Who Is the Victim of Bullying?


In the U.S. Dept. of Justice’s Juvenile Justice Bulletin article titled "Combating Fear and Restoring Safety in Schools" dated April, 1998, it is reported that "Students who are chronic victims of bullying experience more physical and psychological problems than their peers who are not harassed by other children… Studies also suggest that chronically victimized students may as adults be at increased risk for depression, poor self-esteem, and other mental problems, including schizophrenia."

As compiled by the National School Safety Center, the Checklist of Characteristics of Youth Who Have Caused School Related Deaths includes, "Characteristically resorts to name calling, cursing, and uncontrollable angry outbursts", "Habitually makes violent threats when angry", "Has been bullied and/or bullies or intimidates peers or younger children", and "Is often depressed and/or has significant mood swings".

Passive victims are often children who:

Are isolated or alone much of the school day

Are anxious, insecure, and lacking in social skills

Are physically weak and unable to defend themselves

Cry easily and yield when bullied

Have a learning disorder that comprises his/her ability to process and respond to social al cues

Provocative victims tend to:

                                        Become easily emotionally aroused

                                        Maintain the conflict and lose with frustration and distress

                                        Sometimes be children that have been diagnosed with ADHD


From: Bully-Proofing Your School, Sopris-West, 1994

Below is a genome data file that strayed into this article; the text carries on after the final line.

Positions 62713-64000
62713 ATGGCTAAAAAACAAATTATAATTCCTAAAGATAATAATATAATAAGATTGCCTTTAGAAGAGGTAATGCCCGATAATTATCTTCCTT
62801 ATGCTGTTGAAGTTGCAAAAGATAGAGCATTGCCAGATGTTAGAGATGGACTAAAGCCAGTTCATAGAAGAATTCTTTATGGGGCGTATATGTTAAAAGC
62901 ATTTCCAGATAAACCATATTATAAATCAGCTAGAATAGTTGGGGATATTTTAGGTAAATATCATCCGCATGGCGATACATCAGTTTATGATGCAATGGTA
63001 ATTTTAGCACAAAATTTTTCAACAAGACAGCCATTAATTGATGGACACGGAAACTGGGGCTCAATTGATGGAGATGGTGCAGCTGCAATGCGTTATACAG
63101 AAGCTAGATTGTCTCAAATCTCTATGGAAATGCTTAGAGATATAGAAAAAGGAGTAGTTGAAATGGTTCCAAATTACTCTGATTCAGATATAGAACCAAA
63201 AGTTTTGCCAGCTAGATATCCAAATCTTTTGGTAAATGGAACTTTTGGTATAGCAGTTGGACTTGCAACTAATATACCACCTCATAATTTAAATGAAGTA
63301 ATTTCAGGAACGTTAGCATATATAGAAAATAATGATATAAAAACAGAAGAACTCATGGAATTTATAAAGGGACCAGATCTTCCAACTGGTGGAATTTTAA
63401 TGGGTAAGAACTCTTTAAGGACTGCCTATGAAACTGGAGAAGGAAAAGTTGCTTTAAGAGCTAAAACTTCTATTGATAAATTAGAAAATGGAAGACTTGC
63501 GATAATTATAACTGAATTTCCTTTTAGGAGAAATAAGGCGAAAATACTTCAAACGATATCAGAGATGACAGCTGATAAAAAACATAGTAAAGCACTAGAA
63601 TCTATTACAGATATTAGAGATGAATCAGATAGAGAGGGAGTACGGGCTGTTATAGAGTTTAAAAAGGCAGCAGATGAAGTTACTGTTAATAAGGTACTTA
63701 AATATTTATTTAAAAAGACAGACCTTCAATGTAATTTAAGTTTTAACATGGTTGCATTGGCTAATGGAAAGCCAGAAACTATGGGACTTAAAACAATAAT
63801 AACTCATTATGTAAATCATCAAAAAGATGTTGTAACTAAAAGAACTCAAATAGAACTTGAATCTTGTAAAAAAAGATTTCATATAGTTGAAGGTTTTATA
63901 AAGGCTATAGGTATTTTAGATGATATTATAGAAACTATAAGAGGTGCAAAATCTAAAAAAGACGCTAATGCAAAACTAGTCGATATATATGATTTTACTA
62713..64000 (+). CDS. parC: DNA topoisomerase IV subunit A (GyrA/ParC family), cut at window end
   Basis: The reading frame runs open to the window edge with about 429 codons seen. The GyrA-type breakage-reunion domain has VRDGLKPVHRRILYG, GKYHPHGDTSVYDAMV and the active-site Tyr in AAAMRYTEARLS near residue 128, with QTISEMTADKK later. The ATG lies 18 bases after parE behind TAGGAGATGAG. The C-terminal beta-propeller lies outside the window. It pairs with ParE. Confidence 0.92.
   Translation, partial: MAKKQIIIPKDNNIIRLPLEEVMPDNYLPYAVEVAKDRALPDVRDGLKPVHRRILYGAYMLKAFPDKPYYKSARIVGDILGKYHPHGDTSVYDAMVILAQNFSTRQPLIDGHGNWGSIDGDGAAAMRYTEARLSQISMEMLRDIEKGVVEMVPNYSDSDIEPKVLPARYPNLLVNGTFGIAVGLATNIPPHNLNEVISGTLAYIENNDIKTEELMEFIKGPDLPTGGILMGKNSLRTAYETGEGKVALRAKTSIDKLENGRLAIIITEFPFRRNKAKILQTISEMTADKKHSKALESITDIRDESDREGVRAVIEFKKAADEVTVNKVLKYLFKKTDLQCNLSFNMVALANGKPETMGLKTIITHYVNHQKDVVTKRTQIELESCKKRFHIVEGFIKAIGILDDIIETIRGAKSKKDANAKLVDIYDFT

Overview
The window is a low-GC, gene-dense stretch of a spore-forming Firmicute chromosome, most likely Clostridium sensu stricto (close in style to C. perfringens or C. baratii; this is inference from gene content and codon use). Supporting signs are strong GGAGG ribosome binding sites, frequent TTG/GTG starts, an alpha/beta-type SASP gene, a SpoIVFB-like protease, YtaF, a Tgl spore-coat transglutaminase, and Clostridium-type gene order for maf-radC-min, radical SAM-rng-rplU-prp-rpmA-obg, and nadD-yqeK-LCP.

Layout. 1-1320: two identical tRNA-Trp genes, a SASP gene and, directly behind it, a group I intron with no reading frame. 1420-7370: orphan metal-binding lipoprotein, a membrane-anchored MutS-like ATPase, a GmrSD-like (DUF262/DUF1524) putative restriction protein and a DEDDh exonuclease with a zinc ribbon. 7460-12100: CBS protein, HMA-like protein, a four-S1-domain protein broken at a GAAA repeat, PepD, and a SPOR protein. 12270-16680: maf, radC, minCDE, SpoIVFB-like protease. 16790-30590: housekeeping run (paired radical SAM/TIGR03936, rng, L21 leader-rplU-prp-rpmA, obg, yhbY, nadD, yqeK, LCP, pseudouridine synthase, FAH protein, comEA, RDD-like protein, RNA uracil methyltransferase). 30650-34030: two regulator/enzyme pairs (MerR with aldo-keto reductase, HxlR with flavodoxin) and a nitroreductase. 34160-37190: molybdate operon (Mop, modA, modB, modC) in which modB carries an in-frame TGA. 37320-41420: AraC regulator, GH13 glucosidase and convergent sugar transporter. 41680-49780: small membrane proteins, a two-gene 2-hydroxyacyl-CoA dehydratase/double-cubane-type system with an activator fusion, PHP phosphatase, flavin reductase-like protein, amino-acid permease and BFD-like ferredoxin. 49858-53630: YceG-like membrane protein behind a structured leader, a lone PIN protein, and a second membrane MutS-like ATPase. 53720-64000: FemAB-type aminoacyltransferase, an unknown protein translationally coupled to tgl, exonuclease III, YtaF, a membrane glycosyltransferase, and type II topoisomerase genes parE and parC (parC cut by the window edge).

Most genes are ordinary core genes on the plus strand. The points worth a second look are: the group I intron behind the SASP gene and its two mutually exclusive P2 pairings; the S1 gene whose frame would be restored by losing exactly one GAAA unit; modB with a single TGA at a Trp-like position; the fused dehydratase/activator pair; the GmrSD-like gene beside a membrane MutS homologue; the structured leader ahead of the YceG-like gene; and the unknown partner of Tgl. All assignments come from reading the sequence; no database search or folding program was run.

"Early Warning, Timely Response-A Guide to Safe Schools, was issued by the U.S. Department of Education in April, 1998 and backed by Richard W. Riley, Secretary of that organization. In this report, it is stated that " the early warning signs of children that could potentially become violent include children that "…experience emotionally painful rejection…Without support, they may be at risk of expressing their emotional distress in negative ways-including violence."

Dr. Ronald Stephens, Executive Director of the National School Safety Center, made a statement to the United States House of Representatives on April 28, 1998 on "Youth Violence: Coming Soon to a School Near You". In that statement, Dr. Stephens states that "Research involving schoolyard bullies reflects that about 80 percent of bullies were first victims of bullies in the form of parents, peers, siblings, or others. Many victims become perpetrators of crime in response to their own experiences with ridicule, physical punishment, torment, and abuse."

U.S. Department of Education’s National Center for Education Statistics reported on October 14, 1998 that, overall, 9.7% of suburban students in the grades six through twelve reported being bullied during the current school year.

In the year following the Columbine massacre, we can no longer dismiss bullying as "kid stuff". Bullying is dangerous for both the bully and the victim. According to researchers and authorities on school safety, bullying is dangerous to both victims and bullies.